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Dr. Donald Berwick’s Plan Gets a Very Bad Review from Doctors

John on May 12, 2011 at 10:16 am

It’s funny how top down plans for “bottom up” reform don’t always seem to work out. Yesterday the American Medical Group Association sent a letter to Dr. Donald Berwick letting him know that they are not impressed with the regulations coming out of his office:

On behalf of the American Medical Group Association (AMGA), I want to thank you and the Centers for Medicare and Medicaid Services (CMS) for your efforts in drafting the proposed rule (Proposed Rule) for the Medicare Shared Savings Program, better known as Accountable Care Organizations (ACOs). We believe ACOs have the potential to transform the delivery system from a volume-based, fragmented system to one that focuses on care coordination, technology, team-based care, and improved outcomes. We look forward to working with you and CMS as the Proposed Rule goes through the regulatory process.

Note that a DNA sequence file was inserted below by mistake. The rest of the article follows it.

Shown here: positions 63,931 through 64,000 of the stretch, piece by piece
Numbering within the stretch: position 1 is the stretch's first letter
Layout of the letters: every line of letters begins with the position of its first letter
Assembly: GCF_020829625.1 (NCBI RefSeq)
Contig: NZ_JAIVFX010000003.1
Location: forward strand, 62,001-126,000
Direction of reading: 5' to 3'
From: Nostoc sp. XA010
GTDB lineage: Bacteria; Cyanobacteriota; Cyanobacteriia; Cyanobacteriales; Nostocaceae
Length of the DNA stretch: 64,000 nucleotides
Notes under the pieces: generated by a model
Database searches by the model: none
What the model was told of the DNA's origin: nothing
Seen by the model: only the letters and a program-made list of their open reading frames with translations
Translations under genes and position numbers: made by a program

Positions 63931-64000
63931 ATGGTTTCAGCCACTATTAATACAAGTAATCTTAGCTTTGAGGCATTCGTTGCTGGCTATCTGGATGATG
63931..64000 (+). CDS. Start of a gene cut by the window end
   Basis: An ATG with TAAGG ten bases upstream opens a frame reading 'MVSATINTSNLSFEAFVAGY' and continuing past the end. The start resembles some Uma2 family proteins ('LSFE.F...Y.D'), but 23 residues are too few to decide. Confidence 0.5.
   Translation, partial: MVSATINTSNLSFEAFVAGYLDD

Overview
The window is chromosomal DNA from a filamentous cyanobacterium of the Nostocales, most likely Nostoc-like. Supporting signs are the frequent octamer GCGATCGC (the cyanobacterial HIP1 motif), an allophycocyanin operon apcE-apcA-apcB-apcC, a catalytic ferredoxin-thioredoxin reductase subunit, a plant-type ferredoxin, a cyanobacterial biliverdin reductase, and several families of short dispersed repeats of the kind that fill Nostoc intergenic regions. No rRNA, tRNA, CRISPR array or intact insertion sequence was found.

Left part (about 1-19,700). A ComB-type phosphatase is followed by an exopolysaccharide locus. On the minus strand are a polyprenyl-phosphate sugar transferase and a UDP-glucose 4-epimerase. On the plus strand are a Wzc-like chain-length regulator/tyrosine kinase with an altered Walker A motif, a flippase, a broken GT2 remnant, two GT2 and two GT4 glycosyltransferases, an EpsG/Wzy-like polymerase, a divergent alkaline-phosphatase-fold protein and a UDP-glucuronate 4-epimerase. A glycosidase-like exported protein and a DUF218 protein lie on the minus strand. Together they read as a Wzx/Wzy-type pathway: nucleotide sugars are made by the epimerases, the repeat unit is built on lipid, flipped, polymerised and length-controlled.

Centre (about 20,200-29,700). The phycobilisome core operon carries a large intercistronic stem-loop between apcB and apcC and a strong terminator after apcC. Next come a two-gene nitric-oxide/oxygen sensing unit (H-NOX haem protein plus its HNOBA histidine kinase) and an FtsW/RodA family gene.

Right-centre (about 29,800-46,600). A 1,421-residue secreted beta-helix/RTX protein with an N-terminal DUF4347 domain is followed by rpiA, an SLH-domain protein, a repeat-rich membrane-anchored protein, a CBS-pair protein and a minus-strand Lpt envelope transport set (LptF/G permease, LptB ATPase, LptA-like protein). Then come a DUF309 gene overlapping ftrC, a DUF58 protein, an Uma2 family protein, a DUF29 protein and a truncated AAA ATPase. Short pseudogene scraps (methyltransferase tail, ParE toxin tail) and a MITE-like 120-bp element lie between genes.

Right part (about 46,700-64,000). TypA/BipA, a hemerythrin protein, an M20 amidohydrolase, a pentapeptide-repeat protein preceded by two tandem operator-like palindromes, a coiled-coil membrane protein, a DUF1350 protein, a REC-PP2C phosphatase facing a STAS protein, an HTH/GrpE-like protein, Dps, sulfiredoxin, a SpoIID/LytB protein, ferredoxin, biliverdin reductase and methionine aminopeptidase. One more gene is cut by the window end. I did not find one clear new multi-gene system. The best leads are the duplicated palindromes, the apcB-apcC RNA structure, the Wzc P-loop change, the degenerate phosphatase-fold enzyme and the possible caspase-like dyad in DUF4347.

it is overly prescriptive, operationally burdensome, and the incentives are too difficult to achieveAMGA will submit detailed comments to CMS on the Proposed Rule. We write today, however, to express our serious concerns over the direction of the Proposed Rule. On its face, it is overly prescriptive, operationally burdensome, and the incentives are too difficult to achieve to make this voluntary program attractive. As you know, most policy experts believe multi-specialty medical groups are best poised to become ACOs in the short term. However, in a survey of AMGA members, 93 percent said they would not enroll as an ACO under the current regulatory framework.

Ouch! The letter goes on to point out that the law of unintended consequences could take over:

if ACOs are not successful, we are concerned that the only alternative to future delivery system “reform” will be draconian cuts across the provider spectrum. Such an approach would not change the way we deliver health care and ironically, would likely result in greater volumes of services provided.

In other words, the way things now stand it would have been better to do nothing.

[HT: The Hill]

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